In cyberspace, everybody can hear you scream.
But now, the torrent of abuse which has proliferated on Twitter and Facebook seems to be seeping into public life in Britain, whether in politics, the media or sport.
In recent days, Conservative MP Anna Soubry has been branded a “Nazi” and manhandled by Brexit supporters during and after a TV interview at Westminster.
Scottish football referee, John Beaton, required police protection and received death threats after officiating at the most recent Old Firm tussle at Ibrox.
And outspoken football pundit, Chris Sutton, was also targeted online, with threats made to his life, while former Aberdeen player Ryan Jack – who transferred to Rangers – was abused by other customers in a Granite City bar last weekend.
The trend towards confrontation and clamour has been condemned by many in both spheres, with politicians from all parties denouncing the fashion in which Ms Soubry was treated, while football luminaries – such as Hibernian and Rangers managers Neil Lennon and Steven Gerrard have insisted referees should not be forced to tolerate the level of vitriol which has been evident in recent months.
However, a leading expert in social media warned yesterday that there were no easy solutions to the problem.
Professor Sarah Pedersen, of the Robert Gordon University in Aberdeen, said: “There is a continual and growing blurring between ‘virtual’ and ‘real’ life, which means that behaviour that was initially restricted to online is becoming more visible in everyday encounters.
“People receive praise and support for showing aggression online – in tweets or rants on Facebook or YouTube. Therefore, we should not be surprised when they seek to replicate the same behaviour in the real world and receive praise for this. Indeed, for every tweet decrying the attacks on Anna Soubry, there were other Twitter users celebrating such behaviour.
“Women come in for particular abuse and we should all be worried.
“It’s clear that one of the key things putting women off becoming involved in public life – whether at a local or national level – is concerns about their safety and that of their family.
“We know that female politicians and their constituency offices receive threats of physical violence, rape and even murder every day, and that they have invested in safe rooms and extra security as a consequence.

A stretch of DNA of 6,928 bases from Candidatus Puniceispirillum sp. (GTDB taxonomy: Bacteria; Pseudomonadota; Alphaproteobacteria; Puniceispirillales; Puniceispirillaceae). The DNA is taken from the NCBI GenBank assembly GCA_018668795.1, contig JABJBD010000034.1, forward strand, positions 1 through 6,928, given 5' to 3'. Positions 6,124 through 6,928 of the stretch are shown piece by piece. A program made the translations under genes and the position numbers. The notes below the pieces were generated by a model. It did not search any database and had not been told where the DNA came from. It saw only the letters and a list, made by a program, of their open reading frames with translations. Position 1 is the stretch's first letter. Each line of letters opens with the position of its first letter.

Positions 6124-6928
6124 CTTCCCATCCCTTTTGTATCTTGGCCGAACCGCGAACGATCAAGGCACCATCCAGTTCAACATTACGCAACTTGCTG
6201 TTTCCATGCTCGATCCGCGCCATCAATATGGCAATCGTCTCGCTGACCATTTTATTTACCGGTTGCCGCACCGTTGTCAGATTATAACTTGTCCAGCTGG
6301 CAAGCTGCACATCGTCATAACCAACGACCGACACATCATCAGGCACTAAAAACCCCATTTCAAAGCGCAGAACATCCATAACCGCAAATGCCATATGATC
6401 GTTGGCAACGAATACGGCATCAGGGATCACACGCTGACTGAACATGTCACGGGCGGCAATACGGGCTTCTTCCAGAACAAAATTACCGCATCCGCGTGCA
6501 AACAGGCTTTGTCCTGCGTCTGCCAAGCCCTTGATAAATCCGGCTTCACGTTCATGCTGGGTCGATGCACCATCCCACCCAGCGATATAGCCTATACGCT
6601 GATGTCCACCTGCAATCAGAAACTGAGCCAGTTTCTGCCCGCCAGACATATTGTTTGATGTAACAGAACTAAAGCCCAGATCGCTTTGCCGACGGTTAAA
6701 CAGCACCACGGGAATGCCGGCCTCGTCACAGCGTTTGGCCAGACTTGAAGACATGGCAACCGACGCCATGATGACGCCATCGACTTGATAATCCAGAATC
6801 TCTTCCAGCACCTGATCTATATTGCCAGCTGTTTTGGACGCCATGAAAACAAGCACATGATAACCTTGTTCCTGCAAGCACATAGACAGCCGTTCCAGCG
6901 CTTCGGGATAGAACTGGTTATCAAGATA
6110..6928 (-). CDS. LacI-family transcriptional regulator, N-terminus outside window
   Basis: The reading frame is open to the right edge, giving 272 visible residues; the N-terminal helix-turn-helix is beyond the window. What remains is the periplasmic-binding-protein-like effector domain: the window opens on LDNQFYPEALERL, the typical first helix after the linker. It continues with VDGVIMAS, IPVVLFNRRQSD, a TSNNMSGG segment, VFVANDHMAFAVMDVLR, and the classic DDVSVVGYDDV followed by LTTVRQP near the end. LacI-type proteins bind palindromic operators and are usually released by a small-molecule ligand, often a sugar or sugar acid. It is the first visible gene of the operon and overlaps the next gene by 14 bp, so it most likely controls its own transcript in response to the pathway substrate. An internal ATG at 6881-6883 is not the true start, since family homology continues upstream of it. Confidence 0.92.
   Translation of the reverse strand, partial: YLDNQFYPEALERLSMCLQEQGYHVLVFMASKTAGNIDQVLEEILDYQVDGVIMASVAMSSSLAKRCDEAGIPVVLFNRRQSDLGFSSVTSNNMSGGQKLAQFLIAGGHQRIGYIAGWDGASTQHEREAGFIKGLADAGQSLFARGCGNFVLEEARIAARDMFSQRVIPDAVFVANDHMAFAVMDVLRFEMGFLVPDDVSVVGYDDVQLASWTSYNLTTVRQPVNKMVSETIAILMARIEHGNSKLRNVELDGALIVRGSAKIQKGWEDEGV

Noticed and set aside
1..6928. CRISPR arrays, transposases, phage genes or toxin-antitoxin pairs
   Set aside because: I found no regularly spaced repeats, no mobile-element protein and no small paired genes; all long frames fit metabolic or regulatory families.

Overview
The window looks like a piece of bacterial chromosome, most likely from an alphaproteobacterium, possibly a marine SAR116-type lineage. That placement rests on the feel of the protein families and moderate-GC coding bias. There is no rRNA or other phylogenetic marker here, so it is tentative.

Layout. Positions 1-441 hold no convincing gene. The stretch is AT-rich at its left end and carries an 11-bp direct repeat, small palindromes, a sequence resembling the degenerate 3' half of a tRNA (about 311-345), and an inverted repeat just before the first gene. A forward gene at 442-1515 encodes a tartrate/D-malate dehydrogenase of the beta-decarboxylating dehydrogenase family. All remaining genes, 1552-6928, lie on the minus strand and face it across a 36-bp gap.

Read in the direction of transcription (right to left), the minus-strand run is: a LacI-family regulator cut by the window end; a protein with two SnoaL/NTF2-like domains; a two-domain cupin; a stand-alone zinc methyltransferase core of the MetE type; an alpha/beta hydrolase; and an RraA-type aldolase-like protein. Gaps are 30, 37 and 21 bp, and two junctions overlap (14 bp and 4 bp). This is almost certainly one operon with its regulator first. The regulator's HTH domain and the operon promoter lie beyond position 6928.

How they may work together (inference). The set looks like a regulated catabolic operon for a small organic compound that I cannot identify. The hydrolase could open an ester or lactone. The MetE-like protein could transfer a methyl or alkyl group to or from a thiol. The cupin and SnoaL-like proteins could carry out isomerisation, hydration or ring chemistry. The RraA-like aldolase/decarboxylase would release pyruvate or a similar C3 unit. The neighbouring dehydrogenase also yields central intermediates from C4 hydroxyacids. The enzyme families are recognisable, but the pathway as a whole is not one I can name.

“The murder of Jo Cox (in 2016) showed that these threats can have real consequences. The volume of abuse is horrific, and it gets worse if you factor in race – an Amnesty International report after the general election of 2017 showed that (Labour MP) Diane Abbott received almost half of the abuse sent to female politicians on Twitter.
“If we want equality of opportunity in politics, we have to show women they will be safe. Yes, they need to be ready for robust debate and for people disagreeing with them – but they also need to feel they are able to walk the streets of Westminster without fearing for their safety.”
This focus on raucous tribalism, whether on the back benches or the terraces, has been echoed in other areas.
Former BBC broadcaster Eleanor Bradford said yesterday she also believed the impact of Twitter and other communication tools had been instrumental in lowering the tone of debate between opponents.
She added: “When I was at the BBC, we saw a big rise in personal abuse which went hand-in-hand with the rise of social media.
“Anyone who is on-screen now has to accept this as part of the job, whereas you would only get the occasional hate letter once or twice a year before that.
“The problem with social media is that it fosters an atmosphere which is increasingly rude and hostile, and users forget there is a human being behind the social media account. When I responded to some particularly nasty messages once, the author of the abuse seemed surprised. He said it was ‘just a bit of banter’.
“The danger is that we put genuine people off being in the public eye and only egomaniacs are prepared to put up with the constant abuse.
“Research has also shown that women are more likely to be the targets. You have to have a very thick skin if you are in the public eye at all these days and it is extremely worrying if online attacks are now translating into physical attacks.”
Prof Pedersen believes that much of the blame lies at the door of the leading social media companies, and said they need to be held to account.
“The giants such as Twitter need to be held much more to account through regulation, in the way that newspapers or broadcasters are,” she said.
“At present, they can present themselves as passive hosts rather than active publishers of content and therefore are not held accountable for material published on their sites, as long as they remove it if there is a complaint.”